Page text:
The Five Most Relevant Questions Innovative Organisations Should be Asking in 2022

The process of innovating has been experiencing rapid innovation in and of itself. It can be hard to keep up. These are the five most current & relevant questions innovative organisations need to be asking.

The last couple of years have been full of both opportunities and losses.

As a result, the process of innovating has been experiencing rapid innovation in and of itself. It can be hard to keep up.

Last year, I was able to focus on the exciting world of ‘innovating innovation’.

Several new themes have emerged which are starting to become key talking points amongst innovators, leaders, entrepreneurs and intrapreneurs.

We started a community to encourage shared learning and application of new ways to innovate, especially those ways that encourage innovating across organisational boundaries for maximum societal shift and human impact.

Here are the talking points that are currently top of our list:

How will we make innovation a natural part of our company strategy and culture?

Innovation strategy and innovation culture should no longer be considered separate from organisational strategy and organisational culture.

The most progressive organisations will intertwine the two so naturally that they become one in the same. 

There should not be a need to refer to ‘innovation culture’ or ‘innovation strategy.’ It should just be ‘our culture’ or ‘our strategy.’

This does not need to be a complex process.

It starts with a mindset shift from leadership that innovation is something that is embedded, not something that is done on the side.

Organisational goals can be cutting-edge in their own right. Individual KPI’s can incorporate ways and means to empower everyone to become a possible innovator and to work with other innovators.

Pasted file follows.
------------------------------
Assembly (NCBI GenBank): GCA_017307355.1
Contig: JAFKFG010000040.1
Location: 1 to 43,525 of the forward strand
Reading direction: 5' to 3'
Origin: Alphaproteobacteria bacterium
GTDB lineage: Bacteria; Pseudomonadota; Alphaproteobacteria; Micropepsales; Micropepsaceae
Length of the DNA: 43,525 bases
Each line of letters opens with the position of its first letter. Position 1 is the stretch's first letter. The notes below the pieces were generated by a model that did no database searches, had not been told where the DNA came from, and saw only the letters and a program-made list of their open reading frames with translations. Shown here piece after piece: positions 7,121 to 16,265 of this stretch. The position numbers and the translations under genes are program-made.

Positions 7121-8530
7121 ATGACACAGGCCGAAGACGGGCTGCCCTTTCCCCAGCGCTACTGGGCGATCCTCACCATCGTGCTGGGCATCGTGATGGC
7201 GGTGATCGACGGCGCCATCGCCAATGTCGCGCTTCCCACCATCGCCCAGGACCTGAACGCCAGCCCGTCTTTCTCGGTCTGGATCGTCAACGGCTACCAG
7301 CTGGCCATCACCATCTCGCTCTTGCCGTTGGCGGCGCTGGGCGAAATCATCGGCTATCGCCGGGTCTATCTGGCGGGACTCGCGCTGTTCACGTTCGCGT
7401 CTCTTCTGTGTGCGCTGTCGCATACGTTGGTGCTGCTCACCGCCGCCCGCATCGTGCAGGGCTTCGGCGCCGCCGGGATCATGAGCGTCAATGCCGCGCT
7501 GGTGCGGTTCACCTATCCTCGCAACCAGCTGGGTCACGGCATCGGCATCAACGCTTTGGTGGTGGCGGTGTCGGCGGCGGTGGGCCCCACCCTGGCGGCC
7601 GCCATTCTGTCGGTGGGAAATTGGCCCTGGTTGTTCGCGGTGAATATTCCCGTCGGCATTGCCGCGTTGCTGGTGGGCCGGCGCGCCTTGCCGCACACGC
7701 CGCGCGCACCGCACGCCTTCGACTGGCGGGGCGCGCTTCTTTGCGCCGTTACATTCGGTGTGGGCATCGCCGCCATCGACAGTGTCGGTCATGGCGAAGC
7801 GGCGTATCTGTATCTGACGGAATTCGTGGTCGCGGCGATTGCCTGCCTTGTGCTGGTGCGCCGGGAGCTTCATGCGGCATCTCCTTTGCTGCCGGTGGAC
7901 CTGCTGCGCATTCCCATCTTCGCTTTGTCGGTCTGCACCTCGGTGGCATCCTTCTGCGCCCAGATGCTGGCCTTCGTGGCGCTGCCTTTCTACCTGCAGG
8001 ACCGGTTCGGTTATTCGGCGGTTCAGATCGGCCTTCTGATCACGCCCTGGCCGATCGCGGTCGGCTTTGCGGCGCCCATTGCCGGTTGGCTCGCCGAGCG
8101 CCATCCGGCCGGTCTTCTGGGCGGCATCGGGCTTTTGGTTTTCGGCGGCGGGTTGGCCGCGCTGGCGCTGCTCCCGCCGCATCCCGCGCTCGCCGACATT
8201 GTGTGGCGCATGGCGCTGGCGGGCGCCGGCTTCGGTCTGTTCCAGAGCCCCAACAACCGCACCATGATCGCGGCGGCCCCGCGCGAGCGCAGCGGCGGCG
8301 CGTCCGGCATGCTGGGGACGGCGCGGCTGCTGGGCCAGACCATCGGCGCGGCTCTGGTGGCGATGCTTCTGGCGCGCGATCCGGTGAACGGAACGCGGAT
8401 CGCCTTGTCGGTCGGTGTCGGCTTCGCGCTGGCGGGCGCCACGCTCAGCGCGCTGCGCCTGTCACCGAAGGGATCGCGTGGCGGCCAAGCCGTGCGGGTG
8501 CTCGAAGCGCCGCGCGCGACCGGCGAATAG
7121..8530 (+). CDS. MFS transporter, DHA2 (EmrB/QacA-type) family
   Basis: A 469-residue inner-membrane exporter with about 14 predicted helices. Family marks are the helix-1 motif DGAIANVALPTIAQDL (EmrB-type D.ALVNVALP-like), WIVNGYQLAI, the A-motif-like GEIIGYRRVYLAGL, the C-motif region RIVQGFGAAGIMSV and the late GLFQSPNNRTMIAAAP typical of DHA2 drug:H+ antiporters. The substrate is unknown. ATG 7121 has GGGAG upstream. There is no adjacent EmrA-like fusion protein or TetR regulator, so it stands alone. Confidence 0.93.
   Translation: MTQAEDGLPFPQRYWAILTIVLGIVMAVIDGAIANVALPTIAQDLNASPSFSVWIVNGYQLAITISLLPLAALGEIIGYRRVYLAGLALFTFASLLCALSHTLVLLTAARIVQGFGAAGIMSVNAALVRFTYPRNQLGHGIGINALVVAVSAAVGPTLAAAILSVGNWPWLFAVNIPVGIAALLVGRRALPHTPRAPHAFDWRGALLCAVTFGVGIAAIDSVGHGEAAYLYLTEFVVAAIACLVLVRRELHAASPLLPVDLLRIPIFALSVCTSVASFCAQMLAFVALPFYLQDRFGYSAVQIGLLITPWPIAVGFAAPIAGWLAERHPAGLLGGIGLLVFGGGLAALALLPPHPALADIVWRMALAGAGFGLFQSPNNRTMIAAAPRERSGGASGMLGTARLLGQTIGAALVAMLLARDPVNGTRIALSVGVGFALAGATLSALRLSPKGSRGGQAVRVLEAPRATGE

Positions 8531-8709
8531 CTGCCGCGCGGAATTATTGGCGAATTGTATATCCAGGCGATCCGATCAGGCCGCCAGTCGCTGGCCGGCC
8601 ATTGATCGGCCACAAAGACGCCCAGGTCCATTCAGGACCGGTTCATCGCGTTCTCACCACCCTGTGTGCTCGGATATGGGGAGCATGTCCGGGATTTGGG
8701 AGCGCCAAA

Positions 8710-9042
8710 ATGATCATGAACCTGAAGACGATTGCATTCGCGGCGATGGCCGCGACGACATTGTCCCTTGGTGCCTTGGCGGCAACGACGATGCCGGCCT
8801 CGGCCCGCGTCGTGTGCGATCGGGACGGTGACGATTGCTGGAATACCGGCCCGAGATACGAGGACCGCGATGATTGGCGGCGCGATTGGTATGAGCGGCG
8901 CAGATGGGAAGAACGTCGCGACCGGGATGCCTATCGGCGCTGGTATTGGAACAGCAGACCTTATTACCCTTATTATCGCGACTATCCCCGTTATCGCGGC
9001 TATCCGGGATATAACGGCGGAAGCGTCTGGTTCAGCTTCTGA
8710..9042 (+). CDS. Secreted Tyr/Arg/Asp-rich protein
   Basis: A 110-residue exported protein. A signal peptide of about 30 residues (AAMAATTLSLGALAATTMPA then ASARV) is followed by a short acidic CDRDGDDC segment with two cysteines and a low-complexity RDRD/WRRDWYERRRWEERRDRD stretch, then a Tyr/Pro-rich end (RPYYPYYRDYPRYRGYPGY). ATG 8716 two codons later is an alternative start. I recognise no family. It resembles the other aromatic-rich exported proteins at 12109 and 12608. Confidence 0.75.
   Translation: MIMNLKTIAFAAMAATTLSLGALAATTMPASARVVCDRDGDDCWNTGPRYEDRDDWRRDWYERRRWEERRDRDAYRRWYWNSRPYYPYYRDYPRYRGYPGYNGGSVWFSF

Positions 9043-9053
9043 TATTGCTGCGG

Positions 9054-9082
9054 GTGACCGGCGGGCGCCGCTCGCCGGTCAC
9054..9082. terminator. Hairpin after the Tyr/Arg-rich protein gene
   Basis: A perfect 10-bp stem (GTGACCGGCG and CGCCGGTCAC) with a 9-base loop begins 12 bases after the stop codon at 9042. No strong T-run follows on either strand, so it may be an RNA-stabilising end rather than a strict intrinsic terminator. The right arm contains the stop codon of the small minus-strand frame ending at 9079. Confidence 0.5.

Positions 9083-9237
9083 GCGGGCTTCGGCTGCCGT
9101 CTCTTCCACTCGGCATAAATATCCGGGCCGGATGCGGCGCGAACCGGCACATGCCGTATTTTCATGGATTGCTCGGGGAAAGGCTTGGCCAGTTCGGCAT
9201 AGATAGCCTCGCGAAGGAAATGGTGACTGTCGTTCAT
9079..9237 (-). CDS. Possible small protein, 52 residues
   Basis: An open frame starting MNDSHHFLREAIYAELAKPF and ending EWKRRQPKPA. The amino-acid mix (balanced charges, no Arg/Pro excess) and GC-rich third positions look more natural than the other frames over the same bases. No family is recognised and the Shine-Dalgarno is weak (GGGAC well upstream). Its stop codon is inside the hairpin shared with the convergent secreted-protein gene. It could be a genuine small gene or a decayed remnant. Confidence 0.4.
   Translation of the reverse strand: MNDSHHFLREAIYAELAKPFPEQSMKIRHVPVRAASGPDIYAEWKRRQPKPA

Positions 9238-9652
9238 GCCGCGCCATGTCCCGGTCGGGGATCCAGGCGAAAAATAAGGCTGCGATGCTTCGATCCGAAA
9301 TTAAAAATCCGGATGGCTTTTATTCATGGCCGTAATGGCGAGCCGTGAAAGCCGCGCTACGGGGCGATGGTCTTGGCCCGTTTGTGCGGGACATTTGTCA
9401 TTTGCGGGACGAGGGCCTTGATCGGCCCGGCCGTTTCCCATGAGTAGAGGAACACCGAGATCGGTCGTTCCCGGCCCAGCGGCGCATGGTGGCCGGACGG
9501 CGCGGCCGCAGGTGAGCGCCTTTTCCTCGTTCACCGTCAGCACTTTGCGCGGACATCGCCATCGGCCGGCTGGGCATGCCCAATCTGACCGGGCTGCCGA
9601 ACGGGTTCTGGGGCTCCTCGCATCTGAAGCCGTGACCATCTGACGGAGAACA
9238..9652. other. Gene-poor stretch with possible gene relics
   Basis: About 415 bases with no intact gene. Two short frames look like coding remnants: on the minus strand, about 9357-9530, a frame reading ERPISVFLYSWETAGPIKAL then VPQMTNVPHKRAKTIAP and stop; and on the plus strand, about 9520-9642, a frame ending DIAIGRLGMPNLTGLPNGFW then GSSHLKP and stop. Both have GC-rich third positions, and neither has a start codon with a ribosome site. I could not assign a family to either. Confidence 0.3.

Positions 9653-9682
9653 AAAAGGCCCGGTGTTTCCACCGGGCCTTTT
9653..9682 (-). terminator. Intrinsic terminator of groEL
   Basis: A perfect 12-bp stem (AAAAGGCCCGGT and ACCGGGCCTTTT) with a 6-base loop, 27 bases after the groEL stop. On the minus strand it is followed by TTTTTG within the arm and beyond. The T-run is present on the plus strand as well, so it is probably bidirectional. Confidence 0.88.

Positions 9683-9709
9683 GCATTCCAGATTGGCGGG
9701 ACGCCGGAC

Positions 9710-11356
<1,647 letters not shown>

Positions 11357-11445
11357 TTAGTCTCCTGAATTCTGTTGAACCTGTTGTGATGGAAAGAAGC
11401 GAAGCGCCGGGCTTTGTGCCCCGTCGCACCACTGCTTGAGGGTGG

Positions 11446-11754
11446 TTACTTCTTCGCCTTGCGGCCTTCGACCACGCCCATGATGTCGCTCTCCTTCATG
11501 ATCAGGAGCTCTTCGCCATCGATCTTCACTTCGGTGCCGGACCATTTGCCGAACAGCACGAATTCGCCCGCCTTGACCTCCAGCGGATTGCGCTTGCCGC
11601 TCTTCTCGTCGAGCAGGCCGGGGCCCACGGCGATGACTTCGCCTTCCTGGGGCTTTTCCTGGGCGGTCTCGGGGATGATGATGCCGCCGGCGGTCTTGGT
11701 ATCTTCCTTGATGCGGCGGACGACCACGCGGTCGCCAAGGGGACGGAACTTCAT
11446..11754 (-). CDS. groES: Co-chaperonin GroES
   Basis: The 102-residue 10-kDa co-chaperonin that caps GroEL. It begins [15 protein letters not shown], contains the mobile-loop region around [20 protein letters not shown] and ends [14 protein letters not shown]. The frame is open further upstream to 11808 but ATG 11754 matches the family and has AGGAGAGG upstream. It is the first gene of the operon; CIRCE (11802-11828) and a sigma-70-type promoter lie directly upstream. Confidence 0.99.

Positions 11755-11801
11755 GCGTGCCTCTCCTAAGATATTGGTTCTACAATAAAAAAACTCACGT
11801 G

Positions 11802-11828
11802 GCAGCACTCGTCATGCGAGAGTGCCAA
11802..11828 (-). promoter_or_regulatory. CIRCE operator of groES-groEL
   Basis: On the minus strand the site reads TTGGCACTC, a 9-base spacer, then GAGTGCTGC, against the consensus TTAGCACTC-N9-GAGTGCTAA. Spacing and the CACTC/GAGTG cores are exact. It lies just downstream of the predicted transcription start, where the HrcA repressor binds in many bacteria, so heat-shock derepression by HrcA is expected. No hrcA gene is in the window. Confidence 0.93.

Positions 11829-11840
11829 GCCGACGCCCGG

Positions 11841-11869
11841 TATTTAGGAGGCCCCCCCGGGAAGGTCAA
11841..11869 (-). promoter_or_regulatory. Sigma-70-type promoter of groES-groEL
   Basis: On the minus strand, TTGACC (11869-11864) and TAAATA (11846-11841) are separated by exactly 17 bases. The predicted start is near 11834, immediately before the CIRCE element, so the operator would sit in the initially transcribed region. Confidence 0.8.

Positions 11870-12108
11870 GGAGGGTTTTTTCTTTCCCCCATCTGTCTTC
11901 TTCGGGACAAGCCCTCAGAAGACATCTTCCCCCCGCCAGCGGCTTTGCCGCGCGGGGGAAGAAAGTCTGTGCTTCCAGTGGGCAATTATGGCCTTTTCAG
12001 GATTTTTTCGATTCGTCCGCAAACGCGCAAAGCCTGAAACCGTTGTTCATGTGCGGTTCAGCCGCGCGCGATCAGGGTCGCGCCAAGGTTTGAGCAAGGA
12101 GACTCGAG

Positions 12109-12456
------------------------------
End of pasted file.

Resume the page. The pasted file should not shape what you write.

An organisation with an enabling environment for flexibility, sharing of information and certain conferred decision-making powers does not need to ‘pivot’ in times of crisis, it just adapts to new circumstances.

Modifying something as required or being able to experiment with something new without fear of failure just becomes par for the course.


What structures and process will enable and govern our boundary-spanning innovation?

There will be times when internal teams need to include external team members in innovative processes.

This includes customers, partner organisations, suppliers, external experts, start-ups and employees working cross-functionally.

It is important to have existing structures, policies and processes than enable boundary-spanning behaviour to occur with a variety of stakeholders.

The extent of inviting externals to participate is dependent on each project, so it may help to have structures and rules of engagement for each type of stakeholder and then allow for flexibility as to amount and types of stakeholders included in each unique project.

It is also important to pre-set-up the physical and virtual worlds where boundary- spanning innovation can occur, so that boundary-spanning teams have organisation approved mechanisms for communicating, co-working and sharing of information.

This will ensure enabling environments for co-creation and co-innovation, which are key to remaining current and relevant.

How will we share in intellectual property ownership with others who co-innovate with us?

An increasing number of organisations are willing to co-innovate towards a shared purpose, especially when linked to sustainability or inclusivity types of goals.

The more an organisation chooses to cling to all intellectual property and revenue rights associated with an innovative offering, the less likely it is to attract the best co-innovators as partners.